Many manufacturers have been moving away from bulky quad-rail handguards lately, and LMT’s latest model, the SLK8, has a 13-inch forend with a full-length top rail while the sides and bottom are left smooth. Users can add rail sections where desired.
One of the areas where the SLK8 will shine is in 3-Gun competition and other shooting matches that require firing off-hand and variable support situations. I have watched several competitive shooters, and the manner in which they grip an AR while shooting is rather varied. One thing that I have noticed is that they often extend their support hand as far as possible along the forend. The SLK8’s longer handguard offers more length to position the hand and also gives more options for resting the weapon for a steady shot. This longer handguard doesn’t matter much if you only shoot from a bench or plink off-hand, but it comes in real handy if you need to find a solid rest quickly, like shooting around a barricade. Keeping the barrel off a solid object is important; otherwise you’ll affect your precision.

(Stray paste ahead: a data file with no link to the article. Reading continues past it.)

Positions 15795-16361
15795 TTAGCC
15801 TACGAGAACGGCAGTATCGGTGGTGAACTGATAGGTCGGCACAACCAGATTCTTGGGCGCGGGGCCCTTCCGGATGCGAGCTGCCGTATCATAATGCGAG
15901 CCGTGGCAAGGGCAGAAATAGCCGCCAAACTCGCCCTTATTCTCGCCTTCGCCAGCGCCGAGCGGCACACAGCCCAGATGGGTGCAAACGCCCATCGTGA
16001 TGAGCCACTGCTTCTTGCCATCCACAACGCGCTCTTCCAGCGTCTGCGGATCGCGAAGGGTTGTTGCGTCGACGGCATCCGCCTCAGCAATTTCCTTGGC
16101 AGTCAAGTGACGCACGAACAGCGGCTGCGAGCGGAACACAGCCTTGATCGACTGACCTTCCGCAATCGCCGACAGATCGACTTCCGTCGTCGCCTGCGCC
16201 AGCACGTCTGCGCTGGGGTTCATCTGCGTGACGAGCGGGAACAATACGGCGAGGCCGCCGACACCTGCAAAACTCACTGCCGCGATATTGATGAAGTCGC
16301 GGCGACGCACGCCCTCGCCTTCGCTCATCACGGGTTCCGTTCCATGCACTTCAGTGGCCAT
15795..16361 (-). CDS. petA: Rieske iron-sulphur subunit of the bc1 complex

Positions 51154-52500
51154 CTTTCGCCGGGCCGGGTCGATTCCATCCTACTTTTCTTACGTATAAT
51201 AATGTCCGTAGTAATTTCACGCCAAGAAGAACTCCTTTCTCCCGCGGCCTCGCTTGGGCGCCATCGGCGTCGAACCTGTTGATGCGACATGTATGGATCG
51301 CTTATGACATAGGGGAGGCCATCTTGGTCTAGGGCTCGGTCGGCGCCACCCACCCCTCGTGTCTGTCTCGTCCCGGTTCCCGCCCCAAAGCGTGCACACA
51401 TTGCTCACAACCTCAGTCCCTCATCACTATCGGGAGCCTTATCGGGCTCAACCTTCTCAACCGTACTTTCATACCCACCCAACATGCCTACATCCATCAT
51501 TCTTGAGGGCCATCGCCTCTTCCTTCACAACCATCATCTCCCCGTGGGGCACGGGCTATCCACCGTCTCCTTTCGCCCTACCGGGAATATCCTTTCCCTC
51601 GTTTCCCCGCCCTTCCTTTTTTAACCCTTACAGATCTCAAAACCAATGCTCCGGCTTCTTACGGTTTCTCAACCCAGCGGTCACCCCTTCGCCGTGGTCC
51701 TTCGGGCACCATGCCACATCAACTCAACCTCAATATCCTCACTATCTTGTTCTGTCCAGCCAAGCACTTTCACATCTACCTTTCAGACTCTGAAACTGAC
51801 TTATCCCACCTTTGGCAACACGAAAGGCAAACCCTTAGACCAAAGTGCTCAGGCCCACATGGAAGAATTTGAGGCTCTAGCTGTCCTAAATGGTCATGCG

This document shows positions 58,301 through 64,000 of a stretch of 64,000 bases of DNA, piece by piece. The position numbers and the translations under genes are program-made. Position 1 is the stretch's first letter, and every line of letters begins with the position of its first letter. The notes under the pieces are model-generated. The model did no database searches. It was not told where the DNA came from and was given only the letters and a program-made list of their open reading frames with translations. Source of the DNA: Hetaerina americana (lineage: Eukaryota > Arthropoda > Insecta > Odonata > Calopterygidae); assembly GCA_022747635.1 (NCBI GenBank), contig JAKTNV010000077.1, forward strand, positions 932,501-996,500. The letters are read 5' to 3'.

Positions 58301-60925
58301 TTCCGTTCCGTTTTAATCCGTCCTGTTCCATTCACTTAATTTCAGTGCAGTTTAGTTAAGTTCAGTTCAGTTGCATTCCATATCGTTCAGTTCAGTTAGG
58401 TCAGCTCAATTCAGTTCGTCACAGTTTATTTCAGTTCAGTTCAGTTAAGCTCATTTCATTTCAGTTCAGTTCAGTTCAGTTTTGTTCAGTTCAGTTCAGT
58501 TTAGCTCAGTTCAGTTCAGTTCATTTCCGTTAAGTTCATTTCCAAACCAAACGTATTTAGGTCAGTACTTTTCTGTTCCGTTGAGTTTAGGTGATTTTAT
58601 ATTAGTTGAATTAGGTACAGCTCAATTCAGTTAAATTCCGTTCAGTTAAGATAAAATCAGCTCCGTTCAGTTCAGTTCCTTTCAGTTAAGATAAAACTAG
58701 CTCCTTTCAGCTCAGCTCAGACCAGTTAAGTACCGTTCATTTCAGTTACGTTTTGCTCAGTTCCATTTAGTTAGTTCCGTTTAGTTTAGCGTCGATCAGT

The SLK8’s new forend is just 1.5 inches wide, which fits my hands well. One downside to smaller handguards is that they typically heat up quickly if you you run through a couple of magazines in a short period of time. The SLK8 addresses this issue, however, by having a heat sink in the area where the two screws hold the barrel in place. After three or four magazines dumps, the handguard remains cool enough to hold.
The SLK8 is built specifically to be lightweight, maneuverable and durable enough to handle the rigors of a 3-Gun competition. A long, slick rifle chambered in 5.56mm NATO, the SLK8 I received for testing came with a 16-inch, Ultra Match stainless steel barrel with 1-in-7.5-inch-twist 5R rifling. LMT also offers the SLK8 with other barrel options. The upper receiver also features a tactical charging handle. Inside, you’ll find a semi-auto bolt carrier group.
This rifle’s upper is mated with an LMT Defender lower receiver with a SOPMOD buttstock, a two-stage match trigger and an Ergo grip designed exclusively for LMT. The safety and magazine release are both ambidextrous. The SLK8 ships with a sling, an operator’s manual, one 30-round magazine, a calibrated torque wrench, four rail segments, six rubberized grip panels and two heavy-duty, push-button swivels.